Space was quickly thrust into the center of the arms control debate after Reagan made the speech in March 1983 calling on U.S. scientists to develop a capability to render nuclear weapons “impotent and obsolete.” Although that date is often identified as the birth of SDI, the program was not formally established until January 1984. Yet, in that nearly one-year period, space and strategic defense became issues in superpower and transatlantic relations. Within a few days of the speech, Soviet leader Yuri Andropov accused the United States of seeking to gain a first-strike capability against Soviet strategic forces. He further alleged that the United States sought to “militarize outer space,” ignoring the fact that space had long been militarized.

By the summer of 1983, the Soviet Union was showing greater enthusiasm for space arms control. Andropov told a delegation of U.S. senators in August that Moscow would enact an ASAT weapons testing moratorium, and he shared his wish that the Soviet Union and the United States would dismantle their ASAT weapons systems. His eagerness for ASAT weapons limits was in stark contrast to Soviet attitudes during the Soviet-U.S. negotiations in the late 1970s. Similarly, officials in Western Europe openly supported a superpower ASAT weapons arms control agreement.

What accounts for the prominent emergence of ASAT arms control proposals in the wake of Reagan’s SDI announcement? Most importantly, limits on ASAT weapons systems would have constrained the development of strategic defense in the long term because they were dependent on many of the same capabilities. Donald Kerr, the head of Los Alamos National Laboratory, observed in 1983 that “many of the more advanced technologies that now are being considered for anti-satellite use are virtually indistinguishable from [anti-ballistic missile] technologies.”4 Consequently, the Reagan administration concluded that the Soviet Union wanted to use ASAT weapons arms control as a mechanism to kill SDI.

The Nuclear and Space Talks

It finally appeared that there might yet be hope for arms control in January 1985 when Soviet and U.S. officials agreed to three arms negotiation forums on strategic nuclear weapons, intermediate-range nuclear forces, and space and defensive arms, collectively known as the Nuclear and Space Talks. Unexpectedly, Soviet leader Konstantin Chernenko, who had succeeded Andropov in February 1984, died on March 10, 1985, the day before the new arms control talks were set to begin. Shortly thereafter, a young party official named Mikhail Gorbachev took the reins of the Soviet Union at this critical juncture in superpower relations.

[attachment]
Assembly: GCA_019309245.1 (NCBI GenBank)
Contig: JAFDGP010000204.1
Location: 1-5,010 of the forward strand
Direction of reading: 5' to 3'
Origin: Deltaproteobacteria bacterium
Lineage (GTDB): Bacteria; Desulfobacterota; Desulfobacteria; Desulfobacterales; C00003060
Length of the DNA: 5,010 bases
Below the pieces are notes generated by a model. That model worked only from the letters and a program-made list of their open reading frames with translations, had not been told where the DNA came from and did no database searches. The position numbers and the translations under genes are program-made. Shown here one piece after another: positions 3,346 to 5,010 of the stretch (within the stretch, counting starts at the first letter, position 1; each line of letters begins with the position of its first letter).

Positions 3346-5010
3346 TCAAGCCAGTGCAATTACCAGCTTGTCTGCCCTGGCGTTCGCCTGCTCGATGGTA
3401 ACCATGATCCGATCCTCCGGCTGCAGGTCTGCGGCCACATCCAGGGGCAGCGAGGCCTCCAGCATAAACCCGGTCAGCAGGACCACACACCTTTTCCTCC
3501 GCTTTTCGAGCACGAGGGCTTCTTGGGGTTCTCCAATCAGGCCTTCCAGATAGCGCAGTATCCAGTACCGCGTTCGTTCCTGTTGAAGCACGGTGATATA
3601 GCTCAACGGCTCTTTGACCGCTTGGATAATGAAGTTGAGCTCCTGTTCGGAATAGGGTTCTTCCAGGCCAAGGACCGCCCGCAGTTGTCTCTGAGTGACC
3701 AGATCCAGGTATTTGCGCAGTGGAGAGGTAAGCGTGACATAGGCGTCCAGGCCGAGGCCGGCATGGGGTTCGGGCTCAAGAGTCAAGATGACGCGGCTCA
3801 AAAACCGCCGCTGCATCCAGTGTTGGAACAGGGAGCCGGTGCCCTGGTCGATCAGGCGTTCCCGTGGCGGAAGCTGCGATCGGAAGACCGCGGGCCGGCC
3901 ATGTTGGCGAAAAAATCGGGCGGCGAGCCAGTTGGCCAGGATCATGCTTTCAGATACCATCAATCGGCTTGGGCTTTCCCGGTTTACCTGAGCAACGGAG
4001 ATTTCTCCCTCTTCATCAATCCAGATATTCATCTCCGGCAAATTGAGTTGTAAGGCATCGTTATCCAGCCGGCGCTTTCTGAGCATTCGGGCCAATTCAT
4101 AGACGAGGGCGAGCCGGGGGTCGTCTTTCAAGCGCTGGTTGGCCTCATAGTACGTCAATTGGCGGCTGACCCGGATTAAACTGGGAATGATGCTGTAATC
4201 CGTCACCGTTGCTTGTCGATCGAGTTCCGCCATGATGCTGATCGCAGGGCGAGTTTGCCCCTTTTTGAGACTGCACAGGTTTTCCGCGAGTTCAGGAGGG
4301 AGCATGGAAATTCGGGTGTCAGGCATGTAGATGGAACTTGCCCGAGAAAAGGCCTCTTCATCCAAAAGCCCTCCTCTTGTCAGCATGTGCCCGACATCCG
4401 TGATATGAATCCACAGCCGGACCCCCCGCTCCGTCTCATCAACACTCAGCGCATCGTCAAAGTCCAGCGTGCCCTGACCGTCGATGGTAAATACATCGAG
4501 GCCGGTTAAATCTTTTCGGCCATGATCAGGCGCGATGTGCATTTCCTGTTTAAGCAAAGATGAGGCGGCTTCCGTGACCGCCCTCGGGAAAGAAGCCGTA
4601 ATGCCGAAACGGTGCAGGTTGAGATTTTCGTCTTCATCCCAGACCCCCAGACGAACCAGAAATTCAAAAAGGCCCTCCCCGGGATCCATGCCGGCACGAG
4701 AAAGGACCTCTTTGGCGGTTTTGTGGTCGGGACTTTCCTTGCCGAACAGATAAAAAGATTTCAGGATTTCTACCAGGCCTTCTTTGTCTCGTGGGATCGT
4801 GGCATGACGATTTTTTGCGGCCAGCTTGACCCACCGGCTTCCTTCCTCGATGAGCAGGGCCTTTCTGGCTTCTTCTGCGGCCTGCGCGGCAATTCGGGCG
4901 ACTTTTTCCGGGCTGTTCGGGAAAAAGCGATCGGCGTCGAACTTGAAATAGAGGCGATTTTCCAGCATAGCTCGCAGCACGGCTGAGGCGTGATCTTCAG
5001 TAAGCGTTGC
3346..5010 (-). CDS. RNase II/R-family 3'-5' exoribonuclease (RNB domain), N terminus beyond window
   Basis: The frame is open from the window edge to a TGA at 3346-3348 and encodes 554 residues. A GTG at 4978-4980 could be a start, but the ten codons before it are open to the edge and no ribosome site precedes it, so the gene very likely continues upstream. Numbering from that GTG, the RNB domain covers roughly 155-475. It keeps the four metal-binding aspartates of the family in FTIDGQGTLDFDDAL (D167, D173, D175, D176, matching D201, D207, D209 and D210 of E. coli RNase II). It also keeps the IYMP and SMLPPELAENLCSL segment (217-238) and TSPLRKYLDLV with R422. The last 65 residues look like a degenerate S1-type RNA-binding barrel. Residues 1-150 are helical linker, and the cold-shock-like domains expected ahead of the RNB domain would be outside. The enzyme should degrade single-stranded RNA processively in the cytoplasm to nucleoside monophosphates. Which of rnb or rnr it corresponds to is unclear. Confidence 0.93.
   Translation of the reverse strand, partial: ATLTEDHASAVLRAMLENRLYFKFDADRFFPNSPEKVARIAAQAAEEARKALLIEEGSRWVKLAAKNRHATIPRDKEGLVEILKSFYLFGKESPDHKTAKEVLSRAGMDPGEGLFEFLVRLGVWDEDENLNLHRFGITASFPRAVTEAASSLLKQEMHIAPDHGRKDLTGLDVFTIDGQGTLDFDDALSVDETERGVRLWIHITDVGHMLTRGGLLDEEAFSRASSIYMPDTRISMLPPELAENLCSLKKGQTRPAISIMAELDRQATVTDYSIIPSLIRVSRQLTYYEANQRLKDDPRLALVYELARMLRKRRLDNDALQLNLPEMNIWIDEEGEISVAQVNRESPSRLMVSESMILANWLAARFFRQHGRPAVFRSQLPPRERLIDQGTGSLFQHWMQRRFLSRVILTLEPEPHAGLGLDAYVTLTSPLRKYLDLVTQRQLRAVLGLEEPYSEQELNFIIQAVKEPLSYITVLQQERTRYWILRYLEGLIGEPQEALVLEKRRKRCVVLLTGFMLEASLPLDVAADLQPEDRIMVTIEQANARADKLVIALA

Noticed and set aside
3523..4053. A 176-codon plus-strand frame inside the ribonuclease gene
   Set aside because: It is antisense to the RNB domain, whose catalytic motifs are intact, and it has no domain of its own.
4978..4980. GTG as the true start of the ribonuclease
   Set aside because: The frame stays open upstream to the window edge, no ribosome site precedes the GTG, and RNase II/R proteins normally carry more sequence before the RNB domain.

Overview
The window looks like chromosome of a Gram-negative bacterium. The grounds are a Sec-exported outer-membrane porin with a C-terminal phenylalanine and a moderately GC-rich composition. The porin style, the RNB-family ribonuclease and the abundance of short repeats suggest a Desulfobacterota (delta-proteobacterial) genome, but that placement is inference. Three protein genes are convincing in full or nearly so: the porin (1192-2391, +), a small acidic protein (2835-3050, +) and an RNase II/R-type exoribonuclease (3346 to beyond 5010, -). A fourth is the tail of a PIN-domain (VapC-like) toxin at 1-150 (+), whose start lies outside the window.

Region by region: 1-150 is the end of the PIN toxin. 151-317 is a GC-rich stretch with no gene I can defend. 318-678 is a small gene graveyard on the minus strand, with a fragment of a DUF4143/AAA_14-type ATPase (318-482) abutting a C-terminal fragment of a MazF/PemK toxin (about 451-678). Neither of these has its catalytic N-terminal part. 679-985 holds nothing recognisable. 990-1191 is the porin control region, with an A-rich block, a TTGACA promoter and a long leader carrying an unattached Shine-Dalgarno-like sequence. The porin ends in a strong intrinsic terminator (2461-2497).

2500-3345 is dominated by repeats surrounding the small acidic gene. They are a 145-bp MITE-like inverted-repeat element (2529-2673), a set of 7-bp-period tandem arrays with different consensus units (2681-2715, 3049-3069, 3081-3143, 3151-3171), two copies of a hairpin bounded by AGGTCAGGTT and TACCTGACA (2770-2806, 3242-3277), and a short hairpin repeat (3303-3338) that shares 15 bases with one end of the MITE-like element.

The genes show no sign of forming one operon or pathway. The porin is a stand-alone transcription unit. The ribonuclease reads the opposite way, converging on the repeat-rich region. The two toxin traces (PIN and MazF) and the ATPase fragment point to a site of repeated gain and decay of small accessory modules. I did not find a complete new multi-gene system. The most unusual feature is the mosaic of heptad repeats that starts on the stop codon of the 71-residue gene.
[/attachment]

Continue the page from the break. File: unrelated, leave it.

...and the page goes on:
In December 1987, Soviet leader Mikhail Gorbachev (L) and U.S. President Ronald Reagan signed the Intermediate-Range Nuclear Forces Treaty (INF) in Washington but the Strategic Defense Initiative remained a source of contention. (Photo by Photo12/Universal Images Group via Getty Images)Tension over SDI remained at the forefront of Soviet-U.S. conversations concerning arms limits. By this point, Soviet defense and technical experts had completed a study on the feasibility of SDI and concluded that a leakproof defense was not possible. Nevertheless, key Soviet officials remained concerned about the implications of the U.S. program, which involved research into a wide variety of advanced technologies with missile defense and other applications. For example, more advanced command and control software and space-based sensors potentially would widen the information technology gap between Soviet and U.S. military forces. Moreover, some defense analysts in the Kremlin worried that even a partially functioning space-based missile defense could erode the credibility of the Soviet Union’s nuclear deterrent. Notably, there were a range of views on SDI within the Soviet government, and the lack of clarity about the future course of SDI research only created more anxiety in the Kremlin about the program’s long-term implications.